Why Christians are not Pelagians
There is a word that gets thrown around by Calvinists to describe Christians who do believe as they do: Pelagian. They use it so loosely and to describe so many different things (Classical Arminianism, Neoarminianism, The Church of Christ / Christian Church, Pentecostals, many Baptists, and several others) that they clearly either have a few distinct (and inconsistent) definitions or believe this one: that the free will of human beings is sufficient to choose faith in Jesus Christ and be saved without external aid (or forcing) by God. Put another way: that original sin, irrespective of its existence or mechanism, does not make a person so depraved as to be unable to choose saving faith.
Indeed, this is what Pelagius taught and seemingly believed, and he even went further: to believe passages like Ezekiel 18 and deny original sin altogether. This is also what Clement of Alexandria, Polycarp, Justin Martyr, Origen, Irenaeus, and the other pre-Augustine Church leaders believed and taught as well. Yet Christians aren’t described by any of these names, just the name of Pelagius, who came after all of these people.
And indeed, this is the belief of the Church of Christ / Christian Church and some of the others mentioned above.
The irony is that the truth of what Pelagius taught and believed, while admittedly being quite distant from either, has more in common with Calvinism than Christianity. Pelagius believed that a person’s free will was sufficient, even though it would never happen, to live a life free of sin and therefore deserve to go to Heaven. Calvinists believe that if your sins have been atoned for, God is unjust to keep you out of Heaven, and therefore you will go to Heaven.
In this way, both adhere to what I call “clean slate” soteriology: that God is some sort of cosmic accountant who, so long as you have a balance sheet that isn’t in the red, will let you in to Heaven. You won’t find that notion anywhere in the Bible, and I would argue that 1 Timothy 3:16 proves that notion untrue. However, it was the belief of Pelagius and is the belief of Calvinists. In spite of their adherence to clean slate soteriology, we don’t call Calvinists “Pelagians.”
Pelagius also believed that Jesus was an anti-type of Adam. Indeed, Romans chapter 5 makes this abundantly clear. The problem is that both Pelagianism and Calvinism don’t seem to understand the type: the contrast between the person by whom sin and the person by whom salvation entered the world. Calvinism makes the type independent of choices: Adam’s sin actually made you a sinner independent of your choices (always); Jesus’ salvation actually makes you saved independent of your choices (maybe). Pelagianism makes the type completely dependent upon your choices through “moral example:” choose the way of Adam and get death, choose to be sinless and get eternal life.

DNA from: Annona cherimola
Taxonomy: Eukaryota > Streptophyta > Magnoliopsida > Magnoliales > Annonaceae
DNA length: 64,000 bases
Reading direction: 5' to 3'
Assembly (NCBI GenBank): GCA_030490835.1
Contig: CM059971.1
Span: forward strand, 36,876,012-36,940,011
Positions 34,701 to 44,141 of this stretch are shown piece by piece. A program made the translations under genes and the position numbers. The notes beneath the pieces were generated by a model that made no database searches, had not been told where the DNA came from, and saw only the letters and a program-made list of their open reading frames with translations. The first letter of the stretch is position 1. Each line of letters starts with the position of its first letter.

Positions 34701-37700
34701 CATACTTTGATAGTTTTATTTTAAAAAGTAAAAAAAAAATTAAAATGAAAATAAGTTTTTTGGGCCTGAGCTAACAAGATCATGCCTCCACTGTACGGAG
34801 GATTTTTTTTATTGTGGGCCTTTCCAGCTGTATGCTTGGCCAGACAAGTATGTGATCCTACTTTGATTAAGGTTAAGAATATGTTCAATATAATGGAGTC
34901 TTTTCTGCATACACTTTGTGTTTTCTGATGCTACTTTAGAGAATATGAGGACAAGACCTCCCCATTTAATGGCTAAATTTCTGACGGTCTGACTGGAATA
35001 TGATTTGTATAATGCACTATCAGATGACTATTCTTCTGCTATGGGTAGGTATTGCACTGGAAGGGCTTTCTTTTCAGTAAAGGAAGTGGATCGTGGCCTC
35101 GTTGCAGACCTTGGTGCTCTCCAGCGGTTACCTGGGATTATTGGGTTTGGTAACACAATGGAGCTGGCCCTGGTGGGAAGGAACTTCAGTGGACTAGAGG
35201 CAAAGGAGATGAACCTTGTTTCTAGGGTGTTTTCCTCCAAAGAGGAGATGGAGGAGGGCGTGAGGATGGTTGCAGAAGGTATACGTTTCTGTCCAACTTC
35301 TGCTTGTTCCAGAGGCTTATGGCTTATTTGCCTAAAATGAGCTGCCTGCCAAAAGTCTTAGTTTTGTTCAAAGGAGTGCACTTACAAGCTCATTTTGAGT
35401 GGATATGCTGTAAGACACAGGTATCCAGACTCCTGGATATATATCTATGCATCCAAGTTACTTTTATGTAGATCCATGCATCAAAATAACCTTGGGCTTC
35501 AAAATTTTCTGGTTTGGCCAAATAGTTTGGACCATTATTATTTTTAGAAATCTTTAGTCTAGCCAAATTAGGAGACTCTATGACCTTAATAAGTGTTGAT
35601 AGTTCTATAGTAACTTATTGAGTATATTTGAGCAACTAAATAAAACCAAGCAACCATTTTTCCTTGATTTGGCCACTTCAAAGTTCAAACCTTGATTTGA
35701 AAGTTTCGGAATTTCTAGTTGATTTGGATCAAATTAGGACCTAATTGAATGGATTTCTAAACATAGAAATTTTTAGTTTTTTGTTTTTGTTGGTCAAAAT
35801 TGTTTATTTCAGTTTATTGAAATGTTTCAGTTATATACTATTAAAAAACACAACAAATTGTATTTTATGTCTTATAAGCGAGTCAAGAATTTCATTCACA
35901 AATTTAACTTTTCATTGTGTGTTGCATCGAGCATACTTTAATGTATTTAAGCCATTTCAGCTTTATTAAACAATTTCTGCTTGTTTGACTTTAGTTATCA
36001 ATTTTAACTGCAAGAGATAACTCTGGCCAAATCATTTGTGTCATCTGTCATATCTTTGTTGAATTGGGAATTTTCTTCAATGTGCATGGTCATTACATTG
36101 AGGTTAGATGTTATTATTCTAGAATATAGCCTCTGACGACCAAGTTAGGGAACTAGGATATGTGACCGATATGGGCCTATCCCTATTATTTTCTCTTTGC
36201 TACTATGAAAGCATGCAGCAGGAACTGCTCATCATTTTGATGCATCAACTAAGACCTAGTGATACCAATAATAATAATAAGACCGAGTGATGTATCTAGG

Neither is totally right or wrong. The message of Romans chapter 5 is that through Adam, sin entered the world, and death through sin, because sin became available for all and all sinned by choice. Through Jesus, salvation entered the world, and eternal life through salvation, because eternal life became available for all, and many chose union with Christ. Again, even though they take an extreme-yet-anti-Biblical view of Romans 5, we don’t call Calvinists “Pelagians.”
Maybe we should. Well not really, but it would be more accurate for a Christian to call a Calvinist a Pelagian than vice versa. Sorta like a libertarian calling a Communist a Nazi; it’s not true, but has far more in common with the truth than the more common opposite.
So why are Christians called this name by Calvinists? Because Pelagius was marginalized as a heretic (correctly, for the reasons noted above and others), and his teachings run contrary to Augustinianism, which, although clearly contrary to Ezekiel 18, became Catholic dogma. It was a holdover by Martin Luther (who was an Augustinian monk) at the dawn of the Protestant Reformation, and has been clung to as ‘orthodoxy’ ever since.
When they say this, they are calling you a heretic. Don’t stand for it. Correct their error in truth and love, and if they don’t accept it, well, just remember that they believe God needs people to go to hell to manifest His glory. We’re not dealing with the best or brightest.